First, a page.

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I'm using tshark protocol filter as I need to parse the contents of the SIP Packets.

tshark -r df32c2248fe646a6793ce9a63b124b34@0.0.0.0.pcap -O sip

I get this:

Frame 14: 553 bytes on wire (4424 bits), 553 bytes captured (4424 bits)
Linux cooked capture
Internet Protocol Version 4, Src: 4.4.4.4 (4.4.4.4), Dst: 3.3.3.3 (3.3.3.3)
User Datagram Protocol, Src Port: 5060 (5060), Dst Port: 5060 (5060)
Session Initiation Protocol (200)
    Status-Line: SIP/2.0 200 OK
        Status-Code: 200
        [Resent Packet: False]
        [Request Frame: 11]
        [Response Time (ms): 115]
        [Release Time (ms): 115]
    Message Header
        Via: SIP/2.0/UDP 2.2.2.2:5060;received=3.3.3.3;branch=z9hG4bK18f6609d-1c76-4a8b-a96b-2cf7d8036d36_6772d868_3067109296759172
            Transport: UDP
            Sent-by Address: 2.2.2.2
            Sent-by port: 5060
            Received: 3.3.3.3
            Branch: z9hG4bK18f6609d-1c76-4a8b-a96b-2cf7d8036d36_6772d868_3067109296759172
        Contact: <sip:14082186500@1.1.1.1:17060>
            Contact URI: sip:14082186500@1.1.1.1:17060
                Contact URI User Part: 14082186500
                Contact URI Host Part: 1.1.1.1
                Contact URI Host Port: 17060
        To: <sip:14082186500@spicyramen.ippbx.com;user=phone>;tag=83174026
            SIP to address: sip:14082186500@spicyramen.ippbx.com;user=phone
                SIP to address User Part: 14082186500
                SIP to address Host Part: spicyramen.ippbx.com
                SIP To URI parameter: user=phone
            SIP to tag: 83174026
        From: <sip:anonymous@sip.ie1.sipprovider.com>;tag=87638703_6772d868_18f6609d-1c76-4a8b-a96b-2cf7d8036d36
            SIP from address: sip:anonymous@sip.ie1.sipprovider.com
                SIP from address User Part: anonymous
                SIP from address Host Part: sip.ie1.sipprovider.com
            SIP from tag: 87638703_6772d868_18f6609d-1c76-4a8b-a96b-2cf7d8036d36
        Call-ID: df32c2248fe646a6793ce9a63b124b34@0.0.0.0
        CSeq: 44365 BYE
            Sequence Number: 44365
            Method: BYE
        User-Agent: 3CXPhoneSystem 14.0.44198.522 (44097)
        Content-Length: 0

As you can see output is not collapse. I want to see something like this:

Frame 14: 553 bytes on wire (4424 bits), 553 bytes captured (4424 bits)
Linux cooked capture
Internet Protocol Version 4, Src: 4.4.4.4 (4.4.4.4), Dst: 3.3.3.3 (3.3.3.3)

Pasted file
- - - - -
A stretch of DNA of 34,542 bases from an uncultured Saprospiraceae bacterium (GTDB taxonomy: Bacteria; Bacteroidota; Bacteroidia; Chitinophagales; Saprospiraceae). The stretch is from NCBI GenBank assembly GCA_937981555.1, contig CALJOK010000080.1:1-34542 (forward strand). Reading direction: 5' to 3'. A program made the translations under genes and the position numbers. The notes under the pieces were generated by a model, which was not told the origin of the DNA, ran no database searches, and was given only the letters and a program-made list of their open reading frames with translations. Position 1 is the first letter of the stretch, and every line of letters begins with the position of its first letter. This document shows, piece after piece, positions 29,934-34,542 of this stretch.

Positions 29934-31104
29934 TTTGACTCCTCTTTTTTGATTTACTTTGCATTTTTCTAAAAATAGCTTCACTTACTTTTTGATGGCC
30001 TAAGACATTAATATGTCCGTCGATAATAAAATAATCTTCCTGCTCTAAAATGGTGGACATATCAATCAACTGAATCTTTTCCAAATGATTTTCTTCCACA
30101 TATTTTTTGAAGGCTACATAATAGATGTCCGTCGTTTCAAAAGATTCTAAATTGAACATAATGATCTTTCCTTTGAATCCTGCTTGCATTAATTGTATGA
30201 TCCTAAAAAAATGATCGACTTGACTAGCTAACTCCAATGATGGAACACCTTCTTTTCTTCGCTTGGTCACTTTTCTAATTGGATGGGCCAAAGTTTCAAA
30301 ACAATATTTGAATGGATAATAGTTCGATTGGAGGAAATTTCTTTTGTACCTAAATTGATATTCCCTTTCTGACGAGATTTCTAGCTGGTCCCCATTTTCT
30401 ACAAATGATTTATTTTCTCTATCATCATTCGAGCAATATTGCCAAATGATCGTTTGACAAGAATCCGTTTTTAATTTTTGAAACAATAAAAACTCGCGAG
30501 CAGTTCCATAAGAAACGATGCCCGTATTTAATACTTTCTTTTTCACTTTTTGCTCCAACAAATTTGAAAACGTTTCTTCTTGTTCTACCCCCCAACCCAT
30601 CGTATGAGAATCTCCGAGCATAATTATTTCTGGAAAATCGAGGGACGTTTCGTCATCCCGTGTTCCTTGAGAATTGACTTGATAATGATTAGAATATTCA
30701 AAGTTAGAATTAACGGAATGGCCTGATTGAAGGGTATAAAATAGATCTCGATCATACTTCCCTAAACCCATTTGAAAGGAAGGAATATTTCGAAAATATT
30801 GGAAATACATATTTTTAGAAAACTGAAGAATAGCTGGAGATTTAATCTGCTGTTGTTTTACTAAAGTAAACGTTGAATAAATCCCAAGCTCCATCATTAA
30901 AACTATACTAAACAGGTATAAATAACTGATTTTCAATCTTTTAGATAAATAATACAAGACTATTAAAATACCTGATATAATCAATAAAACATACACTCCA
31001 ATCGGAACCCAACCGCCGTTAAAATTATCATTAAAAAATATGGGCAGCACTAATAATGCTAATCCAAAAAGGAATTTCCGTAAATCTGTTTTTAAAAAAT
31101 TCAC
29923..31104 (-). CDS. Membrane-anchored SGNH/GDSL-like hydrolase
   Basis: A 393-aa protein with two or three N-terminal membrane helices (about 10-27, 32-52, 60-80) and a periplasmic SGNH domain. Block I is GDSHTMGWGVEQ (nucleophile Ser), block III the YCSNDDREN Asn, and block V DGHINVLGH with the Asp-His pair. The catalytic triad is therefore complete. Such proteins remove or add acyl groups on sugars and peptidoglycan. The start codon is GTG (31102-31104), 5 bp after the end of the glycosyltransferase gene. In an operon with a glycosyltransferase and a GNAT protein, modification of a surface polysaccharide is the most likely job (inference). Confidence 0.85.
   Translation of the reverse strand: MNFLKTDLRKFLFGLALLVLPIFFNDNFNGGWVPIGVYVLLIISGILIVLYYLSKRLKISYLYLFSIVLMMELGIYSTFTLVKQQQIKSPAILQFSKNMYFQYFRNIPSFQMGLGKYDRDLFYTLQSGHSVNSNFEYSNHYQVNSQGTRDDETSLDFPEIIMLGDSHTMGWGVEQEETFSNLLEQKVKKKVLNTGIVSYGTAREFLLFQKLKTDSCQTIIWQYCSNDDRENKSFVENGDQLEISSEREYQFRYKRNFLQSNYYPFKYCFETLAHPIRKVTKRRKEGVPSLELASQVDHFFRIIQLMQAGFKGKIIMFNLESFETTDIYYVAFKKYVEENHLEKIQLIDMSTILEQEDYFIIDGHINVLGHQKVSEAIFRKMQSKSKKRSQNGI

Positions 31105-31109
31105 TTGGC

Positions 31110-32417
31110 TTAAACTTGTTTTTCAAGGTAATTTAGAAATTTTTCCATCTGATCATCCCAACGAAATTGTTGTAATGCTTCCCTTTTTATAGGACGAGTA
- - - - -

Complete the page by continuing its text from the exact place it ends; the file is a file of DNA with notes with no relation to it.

User Datagram Protocol, Src Port: 5060 (5060), Dst Port: 5060 (5060)
Session Initiation Protocol (200)
    Status-Line: SIP/2.0 200 OK
    Message Header
        Via: SIP/2.0/UDP 2.2.2.2:5060;received=3.3.3.3;branch=z9hG4bK18f6609d-1c76-4a8b-a96b-2cf7d8036d36_6772d868_3067109296759172
        Contact: <sip:14082186500@1.1.1.1:17060>
        To: <sip:14082186500@spicyramen.ippbx.com;user=phone>;tag=83174026
        From: <sip:anonymous@sip.ie1.sipprovider.com>;tag=87638703_6772d868_18f6609d-1c76-4a8b-a96b-2cf7d8036d36
        Call-ID: df32c2248fe646a6793ce9a63b124b34@0.0.0.0
        CSeq: 44365 BYE
        User-Agent: 3CXPhoneSystem 14.0.44198.522 (44097)
        Content-Length: 0
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Wireshark
You can use Wireshark to do the job.
Apply a display filter:
sip

Go to the the Packet Details pane.
Expand "Session Initiation Protocol"
Expand Request-Line, Message Header and Message Body* (do not Expand Subtrees)
Go to File - Export - Export Packet Dissections... - As "Plain Text" File...
Packet Format section: select "Packet Summery Line" and "Packet Details: As Displayed"
Add a file name and save the file

*Note
I have used sample file: aaa.pcap
Message Body: see packet 223

TShark
You can use -T Fields and add all the fields you need.
For example:
tshark -r aaa.pcap -Y sip -E header=y -E separator="?" -T fields -e frame.number -e sip.Request-Line -e sip.r-uri -e sip.Via -e sip.From -e sip.To -e sip.Call-ID -e sip.Contact -e sip.Expires -e sip.CSeq -e sip.User-Agent -e sip.Content-Length > aaa.csv

| improve this answer | |
  • Thanks but I'm looking an option in tshark since I need to do this programatically. – gogasca Sep 4 '15 at 14:36
  • Perhaps TShark -T Fields can help. I have edited my answer. – joke Sep 5 '15 at 15:32
  • I used, tcpdump -qns 0 -A -r filename.pcap > filename.txt and then remove the 28 bytes in the SIP URI line. E..D....@..... ..........0..INVITE sip:+14081112222@1.1.1.1 SIP/2.0 – gogasca Sep 7 '15 at 5:56
  • joke, thanks very much - worked great! I reposted the Wireshark portion with attribution at the Wireshark Q&A site. – cxw Feb 24 '16 at 12:46

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